Suddenly the quarters of the city took on totally different names. For Görlizer Bahnhof they said. "Gülüzer Bahnhof," Gülüzer being the name of a woman.

And then there was the confusion surrounding the German word "Öl," oil, but which in Turkish means, "Die!" or "Damn you!" "Go to the devil!" Suddenly the Turks thought, "The foreman is telling me to go to the devil! What gives? I'm going to make a complaint!"

"The word 'frauen' was also different," says Tekoğlu. "In Turkey we say, 'firavun,' which means pharaoh, like in ancient Egypt. The Turkish women were frauen and they were on the other hand 'firavun.' The men said the Germans were clever because they called our women, "firavun." Such were the lexical permutations – and many more. I have determined more than two hundred examples."

The idea was back then was never that the gastarbeiter would stay in Germany. Rather, they saved up every penny they earned and invested it in building a house where they were from in Turkey. Many bought Mercedes, fancy clothes and drove back to their villages, spreading largess and playing the role of the successful returned immigrant, sowing seeds of resentment in the hearts of those who were left behind, so that even until today Turks in Turkey speak with scorn about the so-called Almancı – a kind of despicable nouveau riche type halfway between German and Turkish known for his show-off manners.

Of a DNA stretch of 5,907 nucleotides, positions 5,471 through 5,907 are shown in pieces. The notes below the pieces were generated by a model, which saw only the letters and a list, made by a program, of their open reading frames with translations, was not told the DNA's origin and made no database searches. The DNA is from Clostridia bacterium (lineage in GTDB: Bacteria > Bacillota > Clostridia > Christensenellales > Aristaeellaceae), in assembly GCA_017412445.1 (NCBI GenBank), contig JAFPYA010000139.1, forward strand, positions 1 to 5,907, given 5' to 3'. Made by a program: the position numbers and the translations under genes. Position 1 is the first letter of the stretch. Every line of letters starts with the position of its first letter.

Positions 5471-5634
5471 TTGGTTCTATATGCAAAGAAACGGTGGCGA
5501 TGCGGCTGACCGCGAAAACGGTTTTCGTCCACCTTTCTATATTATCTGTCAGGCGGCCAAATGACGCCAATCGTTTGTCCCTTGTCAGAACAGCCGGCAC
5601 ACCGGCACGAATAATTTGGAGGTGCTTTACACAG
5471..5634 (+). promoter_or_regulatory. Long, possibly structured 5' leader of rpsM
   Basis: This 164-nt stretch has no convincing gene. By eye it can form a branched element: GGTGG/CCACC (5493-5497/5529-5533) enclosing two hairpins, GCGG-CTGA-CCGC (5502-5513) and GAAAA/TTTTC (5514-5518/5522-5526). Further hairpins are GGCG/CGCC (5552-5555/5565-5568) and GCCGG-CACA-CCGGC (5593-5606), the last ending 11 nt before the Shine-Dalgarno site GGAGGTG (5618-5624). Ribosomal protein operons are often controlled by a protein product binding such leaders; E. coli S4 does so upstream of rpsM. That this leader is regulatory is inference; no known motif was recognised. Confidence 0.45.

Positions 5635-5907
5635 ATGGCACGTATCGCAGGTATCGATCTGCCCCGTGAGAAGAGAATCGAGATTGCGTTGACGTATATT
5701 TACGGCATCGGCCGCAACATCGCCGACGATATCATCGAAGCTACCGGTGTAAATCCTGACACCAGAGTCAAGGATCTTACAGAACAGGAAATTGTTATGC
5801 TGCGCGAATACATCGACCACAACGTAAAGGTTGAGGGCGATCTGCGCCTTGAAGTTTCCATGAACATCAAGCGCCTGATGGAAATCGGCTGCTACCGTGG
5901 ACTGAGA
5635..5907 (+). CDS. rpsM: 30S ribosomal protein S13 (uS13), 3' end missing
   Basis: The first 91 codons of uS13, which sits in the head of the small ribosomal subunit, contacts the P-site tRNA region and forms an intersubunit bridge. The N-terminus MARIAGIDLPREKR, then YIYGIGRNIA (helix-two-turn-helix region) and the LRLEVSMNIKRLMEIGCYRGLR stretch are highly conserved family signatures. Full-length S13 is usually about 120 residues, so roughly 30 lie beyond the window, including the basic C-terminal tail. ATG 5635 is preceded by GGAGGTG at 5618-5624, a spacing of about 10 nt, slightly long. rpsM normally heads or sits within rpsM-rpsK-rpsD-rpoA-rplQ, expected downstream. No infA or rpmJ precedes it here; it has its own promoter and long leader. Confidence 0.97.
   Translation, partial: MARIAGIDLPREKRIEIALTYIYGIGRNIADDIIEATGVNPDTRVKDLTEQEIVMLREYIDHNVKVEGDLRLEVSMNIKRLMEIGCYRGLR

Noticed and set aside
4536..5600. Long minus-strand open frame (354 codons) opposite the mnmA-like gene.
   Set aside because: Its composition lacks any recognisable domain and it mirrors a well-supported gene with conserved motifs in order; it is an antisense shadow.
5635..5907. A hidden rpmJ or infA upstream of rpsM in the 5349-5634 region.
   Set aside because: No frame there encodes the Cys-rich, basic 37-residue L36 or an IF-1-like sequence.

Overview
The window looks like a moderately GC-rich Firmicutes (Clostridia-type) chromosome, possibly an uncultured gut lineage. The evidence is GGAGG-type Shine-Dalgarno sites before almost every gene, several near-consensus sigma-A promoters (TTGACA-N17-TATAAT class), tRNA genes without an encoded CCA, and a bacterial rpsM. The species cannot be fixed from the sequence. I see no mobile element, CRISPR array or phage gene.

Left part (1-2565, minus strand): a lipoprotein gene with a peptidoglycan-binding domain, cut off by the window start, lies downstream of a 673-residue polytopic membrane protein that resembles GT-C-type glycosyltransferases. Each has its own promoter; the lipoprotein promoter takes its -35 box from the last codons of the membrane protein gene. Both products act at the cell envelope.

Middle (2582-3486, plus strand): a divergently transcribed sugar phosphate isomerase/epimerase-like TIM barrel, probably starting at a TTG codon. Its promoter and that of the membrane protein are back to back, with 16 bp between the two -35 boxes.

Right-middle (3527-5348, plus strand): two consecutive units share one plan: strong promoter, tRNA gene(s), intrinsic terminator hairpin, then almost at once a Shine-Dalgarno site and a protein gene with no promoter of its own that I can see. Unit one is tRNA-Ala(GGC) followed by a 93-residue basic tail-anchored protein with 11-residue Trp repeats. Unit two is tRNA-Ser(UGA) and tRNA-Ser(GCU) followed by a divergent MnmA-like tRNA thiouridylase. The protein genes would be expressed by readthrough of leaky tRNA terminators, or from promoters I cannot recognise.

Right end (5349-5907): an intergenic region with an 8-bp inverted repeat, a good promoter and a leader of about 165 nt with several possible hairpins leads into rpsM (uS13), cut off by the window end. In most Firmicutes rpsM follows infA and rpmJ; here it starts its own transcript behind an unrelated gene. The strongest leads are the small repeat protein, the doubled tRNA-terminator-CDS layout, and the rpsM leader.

These days the Turkish wave is over. Today when Turks from the outer villages of Anatolia wish to leave their hard-scrabble villages and come to the wide world, they go to Istanbul rather than Germany. Also it is not possible for Turks to make the kind of money in Germany anymore that they made when the Berlin Wall was still standing.

"Back then they could really save money," says Mehmet. "Today it's not possible to save money. It's only possible with hashish, or that sort of thing, by dealing. They also earn a bit, still. It's a bit of a tough racket. But you hear that it's profitable. Of course, I don't have any direct knowledge."

Today the old gastarbeiter are pensioners living in Berlin, playing cards in old Turkish social clubs or frequenting the many mosques of the city, while their children bring up children of their own. Many speak only broken German, but they have found their niche in German society, many even adopting the ways of the Germans, so that the question has to be posed: Who has not integrated? The Turks or the Germans?

"It's been fifty years now – not a single word in Turkish have the Germans learned," says Tekoğlu. "But the Turks learned. Look at me. I can talk. I don't want to be impolite, but I can say to their faces, 'You Germans, you haven't integrated. We have integrated!' We carry ourselves like the Germans, our children or our grandchildren. This state of affairs has to find resonance with the government. The people, who worked hard as gastarbeiter, integrated themselves into society and became multilingual. I am amazed at how people make themselves understood in a variety of languages. They speak German perfectly. They even celebrate Christmas. But the Germans, none of them have ever celebrated Bayram."

* American writer and journalist based in Istanbul